Labour migration

First-Ever African Labour Migration Conference Kicks Off in Abidjan, Cote d'Ivoire

ILO and African Union Commission join forces to protect migrant workers' rights

Press release | 18 October 2023
Abidjan (ILO News) – A historic moment unfolds today, 18 October, as a total of 80 ministerial representatives, migration experts and stakeholders convene in Côte d'Ivoire for the inaugural African Labour Migration Conference. This three-day (18 – 20 October) groundbreaking event marks a significant step in addressing the dynamic and ever-growing aspects of labour migration within and from the African continent.

The African Labour Migration Conference, aptly named ALMC23, organized by the African Union, International Labour Organization, Labour bodies and other stakeholders, recognizes the multifaceted nature of labour migration in Africa. It is shaped by a myriad of factors, including demographic developments, economic and labour market realities, cultural diversity, environmental considerations, and security dynamics. The dynamic and growing nature of migratory flows underscores the importance of considering countries as potential points of origin, transit, and destination, depending on the diverse flows involved.

With a striking 80% of labour migration in Africa being inter-regional, the need for a regional approach to address common challenges faced by migrant workers becomes evident. ALMC23 aims to serve as a vital platform for African member states, regional communities, and social partner organizations to collaboratively develop and implement appropriate policies and practical actions.

Sabelo Mbokazi, Head of Labour, Employment and Migration Division at AUC
"According to the African Labour Migration Statistics Report, international labour migration within Africa has been on the rise, with an increase from 17.2 million in 2010 to 26.3 million in 2019. Throughout that period, women have accounted for around 45 per cent of international migrants", Mr. Sabelo Mbokazi, the Head of Labour, Employment and Migration Division at AUC, emphasized the importance of gender-responsive policies in migration.

ILO Assistant Director-General and Regional Director for Africa
“Despite all actions and frameworks, we remain with significant implementation gaps. We need to acknowledge that progress does not translate sufficiently into decent work for migrant workers,” ILO Assistant Director-General and Regional Director for Africa, Ms Fanfan Rwanyindo Kayirangwa noted.

Dié Kakou Henri, Technical Counselor, representing Cote d'Ivoire’s Minister of Employment and Social Protection
“We need to discuss ways to recalibrate the recruitment process. And this conference should be the stage we do this. We need to think of innovative all-stakeholder approaches to protect workers because even those promoting modern day slavery in work know how to beat the system,” Dié Kakou Henri, the Technical Counselor, representing Cote d'Ivoire’s Minister of Employment, said.

One of the paramount objectives of this conference is to discuss ways to strengthen the governance of labour migration at continental, RECs, and Member State levels. Often, migrant workers face undue hardships and abuses throughout their migration and employment processes. To ensure the maximization of benefits for these workers and their families, as well as the minimization of associated risks and social costs, establishing fair and effective governance of labour migration is imperative.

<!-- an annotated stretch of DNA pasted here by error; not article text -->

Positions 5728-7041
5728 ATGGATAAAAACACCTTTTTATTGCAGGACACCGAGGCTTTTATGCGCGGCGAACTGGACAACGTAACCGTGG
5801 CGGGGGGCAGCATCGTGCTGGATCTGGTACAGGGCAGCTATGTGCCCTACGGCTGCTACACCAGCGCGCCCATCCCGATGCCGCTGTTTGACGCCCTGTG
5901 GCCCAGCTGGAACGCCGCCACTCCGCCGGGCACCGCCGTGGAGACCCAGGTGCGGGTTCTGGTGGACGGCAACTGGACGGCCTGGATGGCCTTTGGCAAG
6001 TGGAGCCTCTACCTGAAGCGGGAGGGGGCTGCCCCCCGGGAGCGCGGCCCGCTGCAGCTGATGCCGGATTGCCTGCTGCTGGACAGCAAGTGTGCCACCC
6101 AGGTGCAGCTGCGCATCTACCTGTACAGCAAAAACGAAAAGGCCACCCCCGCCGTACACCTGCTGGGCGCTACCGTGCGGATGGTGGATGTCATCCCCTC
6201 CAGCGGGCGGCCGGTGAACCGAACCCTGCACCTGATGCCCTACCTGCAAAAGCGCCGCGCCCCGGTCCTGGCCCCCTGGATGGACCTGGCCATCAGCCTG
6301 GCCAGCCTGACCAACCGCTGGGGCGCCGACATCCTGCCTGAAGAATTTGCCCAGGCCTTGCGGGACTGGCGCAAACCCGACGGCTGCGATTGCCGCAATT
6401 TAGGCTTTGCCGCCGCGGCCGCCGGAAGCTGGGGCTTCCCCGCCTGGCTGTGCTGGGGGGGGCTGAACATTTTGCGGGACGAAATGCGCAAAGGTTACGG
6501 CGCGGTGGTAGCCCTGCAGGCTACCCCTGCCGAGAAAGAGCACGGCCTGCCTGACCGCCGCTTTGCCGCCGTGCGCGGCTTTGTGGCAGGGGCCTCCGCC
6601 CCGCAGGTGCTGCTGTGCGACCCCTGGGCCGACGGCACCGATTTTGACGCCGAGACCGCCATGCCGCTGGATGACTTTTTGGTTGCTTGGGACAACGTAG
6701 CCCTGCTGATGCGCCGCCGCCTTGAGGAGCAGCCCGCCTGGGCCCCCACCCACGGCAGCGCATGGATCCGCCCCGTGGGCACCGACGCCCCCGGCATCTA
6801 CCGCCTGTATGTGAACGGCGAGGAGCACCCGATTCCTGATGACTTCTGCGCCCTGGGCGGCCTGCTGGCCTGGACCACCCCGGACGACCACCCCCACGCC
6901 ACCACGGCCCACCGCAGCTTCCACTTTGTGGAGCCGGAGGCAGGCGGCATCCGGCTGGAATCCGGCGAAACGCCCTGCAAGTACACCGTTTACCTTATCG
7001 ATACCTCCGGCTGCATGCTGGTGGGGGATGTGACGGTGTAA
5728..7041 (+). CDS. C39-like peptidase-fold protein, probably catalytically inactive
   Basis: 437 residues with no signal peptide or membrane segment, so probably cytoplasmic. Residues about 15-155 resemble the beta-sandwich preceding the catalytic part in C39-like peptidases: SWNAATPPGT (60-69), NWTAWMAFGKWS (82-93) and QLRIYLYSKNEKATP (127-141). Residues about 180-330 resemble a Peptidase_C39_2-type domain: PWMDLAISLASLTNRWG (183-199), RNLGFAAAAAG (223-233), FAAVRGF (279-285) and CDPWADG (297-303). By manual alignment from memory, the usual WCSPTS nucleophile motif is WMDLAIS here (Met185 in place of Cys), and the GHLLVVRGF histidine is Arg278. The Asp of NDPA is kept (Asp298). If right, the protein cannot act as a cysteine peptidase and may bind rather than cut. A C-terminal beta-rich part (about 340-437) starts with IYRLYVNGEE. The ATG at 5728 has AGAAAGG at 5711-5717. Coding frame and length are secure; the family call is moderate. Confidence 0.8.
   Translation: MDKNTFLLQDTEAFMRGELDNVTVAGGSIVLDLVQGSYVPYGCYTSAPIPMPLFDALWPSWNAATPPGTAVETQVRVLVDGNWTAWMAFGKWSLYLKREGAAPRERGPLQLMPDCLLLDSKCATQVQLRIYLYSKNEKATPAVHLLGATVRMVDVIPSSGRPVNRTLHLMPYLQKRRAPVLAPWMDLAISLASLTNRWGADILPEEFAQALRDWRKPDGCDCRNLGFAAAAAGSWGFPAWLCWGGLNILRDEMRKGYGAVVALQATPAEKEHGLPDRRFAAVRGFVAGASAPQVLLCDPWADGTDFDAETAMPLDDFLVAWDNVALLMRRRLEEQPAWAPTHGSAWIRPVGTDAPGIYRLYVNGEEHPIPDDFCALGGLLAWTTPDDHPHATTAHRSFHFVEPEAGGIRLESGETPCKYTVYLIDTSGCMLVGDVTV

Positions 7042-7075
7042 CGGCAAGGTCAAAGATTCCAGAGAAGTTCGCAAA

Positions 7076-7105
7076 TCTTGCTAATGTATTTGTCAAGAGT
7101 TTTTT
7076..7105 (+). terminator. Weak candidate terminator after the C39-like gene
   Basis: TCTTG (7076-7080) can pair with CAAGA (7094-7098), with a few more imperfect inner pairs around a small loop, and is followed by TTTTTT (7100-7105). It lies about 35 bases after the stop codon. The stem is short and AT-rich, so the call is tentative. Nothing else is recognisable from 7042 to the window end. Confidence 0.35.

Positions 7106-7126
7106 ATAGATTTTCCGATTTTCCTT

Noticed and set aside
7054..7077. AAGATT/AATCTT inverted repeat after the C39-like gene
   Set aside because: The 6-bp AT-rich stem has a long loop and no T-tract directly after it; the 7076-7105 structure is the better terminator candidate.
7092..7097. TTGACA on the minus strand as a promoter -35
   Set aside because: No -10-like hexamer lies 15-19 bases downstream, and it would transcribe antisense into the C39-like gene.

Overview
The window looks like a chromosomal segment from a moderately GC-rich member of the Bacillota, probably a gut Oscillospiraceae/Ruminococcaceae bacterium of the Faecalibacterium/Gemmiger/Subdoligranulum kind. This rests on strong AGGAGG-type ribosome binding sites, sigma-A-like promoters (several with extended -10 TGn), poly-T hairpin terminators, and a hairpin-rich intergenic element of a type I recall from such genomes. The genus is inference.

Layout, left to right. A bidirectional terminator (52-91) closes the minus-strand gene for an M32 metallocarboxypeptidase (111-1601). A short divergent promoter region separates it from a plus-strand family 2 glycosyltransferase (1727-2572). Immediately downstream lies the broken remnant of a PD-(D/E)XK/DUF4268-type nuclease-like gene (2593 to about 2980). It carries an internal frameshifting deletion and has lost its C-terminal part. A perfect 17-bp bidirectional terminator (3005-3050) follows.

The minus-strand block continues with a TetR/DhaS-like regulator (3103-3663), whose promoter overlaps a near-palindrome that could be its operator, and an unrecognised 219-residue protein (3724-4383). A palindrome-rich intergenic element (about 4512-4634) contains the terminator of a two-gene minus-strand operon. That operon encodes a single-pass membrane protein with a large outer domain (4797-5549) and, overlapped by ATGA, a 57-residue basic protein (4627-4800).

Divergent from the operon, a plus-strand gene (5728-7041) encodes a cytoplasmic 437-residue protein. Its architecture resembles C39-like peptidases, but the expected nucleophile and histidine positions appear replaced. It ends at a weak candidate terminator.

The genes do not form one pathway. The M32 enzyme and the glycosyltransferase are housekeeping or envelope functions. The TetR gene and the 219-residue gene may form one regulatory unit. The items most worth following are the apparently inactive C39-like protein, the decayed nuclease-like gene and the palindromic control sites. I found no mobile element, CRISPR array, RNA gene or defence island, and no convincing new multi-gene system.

The high-level conference is converging distinguished representatives from governments, employers, and workers hailing from selected African countries and Regional Economic Communities (RECs) actively engaged in labour migration governance within and beyond the region. Notable participants include delegates from RECs such as the East African Community (EAC), Economic Community of West African States (ECOWAS), Intergovernmental Authority on Development (IGAD), Southern African Development Community (SADC), Economic Community of Central African States (ECCAS), Common Market for Eastern and Southern Africa (COMESA), Community of Sahel-Saharan States (CENSAD), and Arab Maghreb Union (UMA).

Additionally, present are tripartite delegations representing participating countries, which include Cameroon, Côte d'Ivoire, Ethiopia, Ghana, Kenya, Malawi, Morocco, Nigeria, Somalia, South Sudan, Uganda, Tunisia, Egypt, Tanzania, and Chad. Regional social partner organizations such as the International Organization of Employers (IOE), the Confederation of African Trade Union (CSI Afrique), and the Organisation of African Trade Union Unity (OATUU) will also actively contribute to the discussions.

Over the three-day course of this event, participants will engage in thought-provoking discussions, share valuable insights, and work towards shaping the future of labour migration governance in Africa. They will develop a communique highlighting the AU Member States common position how to better protect migrant workers.
The first-ever African Labour Migration Conference promises to be a catalyst for change, fostering greater cooperation and understanding among all stakeholders involved.

Group photo of the participants after the opening ceremony

For further information please contact:

Mr. Sabelo Mbokazi I Head of the Labour, Employment and Migration Division I African Union Commission I Email:

Ms. Odette Sarr Bolly I Coordinator – Joint Labour Migration Programme I African Union Commission I Email:

Ms. Coumba Diop | Labour Migration and Mobility Specialist, ILO Regional Office for Africa | Email:

For media inquiries, please contact:

1. Mr. Innocent Vuga | Communication and Knowledge Management Officer –JLMP I African Union Commission | E-mail:

2. Mr. Francois Gombahi | Communication and Public Information Officer – ILO, Abidjan | Email: